When I choose this outfit, I want to feel sturdy and confident and at ease for a public speech. Knowing my personal style, and myself, I know that a blazer jacket, a polished manicure and a pair of dressed up shoes will help me feel that way. And it works. My theory is that, more than the details of the outfit themselves; it works because the outfit helps you feel a certain way, and, as a result, your demeanour and non-verbal gestures change.

In short, when you decide what outfit to wear for work, ask yourself: how do you want to feel? Not how other people think you should, but how you, deep inside, want to feel as a professional: serious? Sturdy? Confident? Fun? Kind? If you find, within your own style and the boundaries of the workplace’s dress code, an outfit that makes you feel that way, it will change your attitude, and therefore the perception the people have of you at work.


I’d like to write a word on this particular jacket (above), which illustrates how I integrate some of my personal style in a work appropriate outfit. As you can see, this jacket is tailored like a classical, chic jacket, one that would have its place in a work environment, but it was made of recycled ancient Indian fabric. Adding a touch of oriental or exotic details to my otherwise simple uniform is one of my own style signatures. To me, this jacket illustrates perfectly how I manage to blend these oriental details into work outfits appropriate to my company’s rules.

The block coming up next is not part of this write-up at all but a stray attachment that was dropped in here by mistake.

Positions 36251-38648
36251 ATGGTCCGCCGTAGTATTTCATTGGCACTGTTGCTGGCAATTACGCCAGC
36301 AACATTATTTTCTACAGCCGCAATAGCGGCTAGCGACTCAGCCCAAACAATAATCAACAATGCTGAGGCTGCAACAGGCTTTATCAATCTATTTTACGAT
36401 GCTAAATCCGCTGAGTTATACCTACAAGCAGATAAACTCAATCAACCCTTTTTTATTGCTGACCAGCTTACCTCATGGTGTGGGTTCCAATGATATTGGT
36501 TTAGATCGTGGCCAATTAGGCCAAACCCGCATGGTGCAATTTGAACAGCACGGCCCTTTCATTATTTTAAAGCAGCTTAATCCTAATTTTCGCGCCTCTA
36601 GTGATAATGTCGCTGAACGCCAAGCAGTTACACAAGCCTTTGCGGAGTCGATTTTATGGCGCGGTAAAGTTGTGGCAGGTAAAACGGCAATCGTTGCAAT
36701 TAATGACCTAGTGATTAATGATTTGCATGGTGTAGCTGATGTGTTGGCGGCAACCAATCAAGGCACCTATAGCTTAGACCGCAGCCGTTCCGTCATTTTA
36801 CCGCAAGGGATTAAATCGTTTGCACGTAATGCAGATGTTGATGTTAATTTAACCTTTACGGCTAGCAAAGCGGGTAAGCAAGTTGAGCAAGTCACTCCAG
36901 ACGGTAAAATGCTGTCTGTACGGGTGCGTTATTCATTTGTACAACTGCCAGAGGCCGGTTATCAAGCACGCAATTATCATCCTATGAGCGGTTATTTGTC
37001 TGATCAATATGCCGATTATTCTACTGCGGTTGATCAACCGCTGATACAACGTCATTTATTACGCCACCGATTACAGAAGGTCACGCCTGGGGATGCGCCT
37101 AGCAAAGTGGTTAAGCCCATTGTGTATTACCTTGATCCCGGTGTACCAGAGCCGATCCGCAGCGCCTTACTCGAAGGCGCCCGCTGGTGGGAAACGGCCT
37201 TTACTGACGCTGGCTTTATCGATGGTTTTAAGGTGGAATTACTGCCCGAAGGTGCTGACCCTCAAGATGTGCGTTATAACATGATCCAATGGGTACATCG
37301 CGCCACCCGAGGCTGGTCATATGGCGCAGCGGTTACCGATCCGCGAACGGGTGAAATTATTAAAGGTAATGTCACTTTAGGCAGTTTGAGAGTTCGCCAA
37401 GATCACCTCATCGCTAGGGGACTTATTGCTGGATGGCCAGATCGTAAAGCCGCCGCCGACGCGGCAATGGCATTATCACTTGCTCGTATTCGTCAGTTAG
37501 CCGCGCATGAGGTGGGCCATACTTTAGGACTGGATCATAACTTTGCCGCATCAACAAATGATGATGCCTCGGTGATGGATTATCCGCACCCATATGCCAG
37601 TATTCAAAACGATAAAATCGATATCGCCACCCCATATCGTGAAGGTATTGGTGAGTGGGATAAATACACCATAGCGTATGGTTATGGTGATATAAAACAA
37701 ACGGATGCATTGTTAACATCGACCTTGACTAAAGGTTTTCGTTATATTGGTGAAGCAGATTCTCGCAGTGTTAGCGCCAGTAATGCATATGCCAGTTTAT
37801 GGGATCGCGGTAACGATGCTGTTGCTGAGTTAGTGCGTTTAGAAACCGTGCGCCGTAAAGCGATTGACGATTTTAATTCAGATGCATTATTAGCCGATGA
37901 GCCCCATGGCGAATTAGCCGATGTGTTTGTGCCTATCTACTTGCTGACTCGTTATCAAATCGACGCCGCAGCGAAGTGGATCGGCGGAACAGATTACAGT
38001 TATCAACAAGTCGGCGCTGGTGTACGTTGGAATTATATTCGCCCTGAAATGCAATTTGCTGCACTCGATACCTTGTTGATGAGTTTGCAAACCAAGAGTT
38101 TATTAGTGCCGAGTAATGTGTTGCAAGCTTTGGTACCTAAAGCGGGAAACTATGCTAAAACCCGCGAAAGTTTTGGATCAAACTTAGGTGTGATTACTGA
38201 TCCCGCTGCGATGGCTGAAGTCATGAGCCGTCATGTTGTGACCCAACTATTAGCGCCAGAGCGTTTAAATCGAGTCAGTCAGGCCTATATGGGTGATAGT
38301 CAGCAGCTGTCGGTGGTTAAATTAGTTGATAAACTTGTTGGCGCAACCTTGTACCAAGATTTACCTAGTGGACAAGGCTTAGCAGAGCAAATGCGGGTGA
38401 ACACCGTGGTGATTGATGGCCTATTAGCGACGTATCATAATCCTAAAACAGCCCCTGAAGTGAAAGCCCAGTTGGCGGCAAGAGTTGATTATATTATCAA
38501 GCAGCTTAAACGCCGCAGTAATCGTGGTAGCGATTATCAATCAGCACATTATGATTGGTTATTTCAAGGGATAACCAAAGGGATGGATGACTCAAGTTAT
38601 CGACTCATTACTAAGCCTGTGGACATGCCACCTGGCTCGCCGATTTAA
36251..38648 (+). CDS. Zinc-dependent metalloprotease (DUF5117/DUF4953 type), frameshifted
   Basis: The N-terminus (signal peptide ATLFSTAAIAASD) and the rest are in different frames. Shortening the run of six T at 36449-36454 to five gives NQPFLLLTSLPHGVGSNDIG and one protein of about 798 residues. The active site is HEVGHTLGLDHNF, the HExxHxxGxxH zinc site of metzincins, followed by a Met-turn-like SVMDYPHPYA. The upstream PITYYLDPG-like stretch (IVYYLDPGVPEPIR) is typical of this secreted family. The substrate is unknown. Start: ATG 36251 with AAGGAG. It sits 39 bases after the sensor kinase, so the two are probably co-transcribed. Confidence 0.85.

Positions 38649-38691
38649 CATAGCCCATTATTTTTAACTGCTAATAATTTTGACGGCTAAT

I would probably wear it with a simple pair of leather shoes as pictured, some fine golden jewellery and a very neutral outfit base (black and grey pants and top). Knowing your personal style, there are tons of ways to add a bit of your personality in your work uniform, even for the most conventional workplace. Granted, this particular jacket wouldn’t fit in everywhere, but this is only one of many examples, which I found iconic to my wardrobe collection.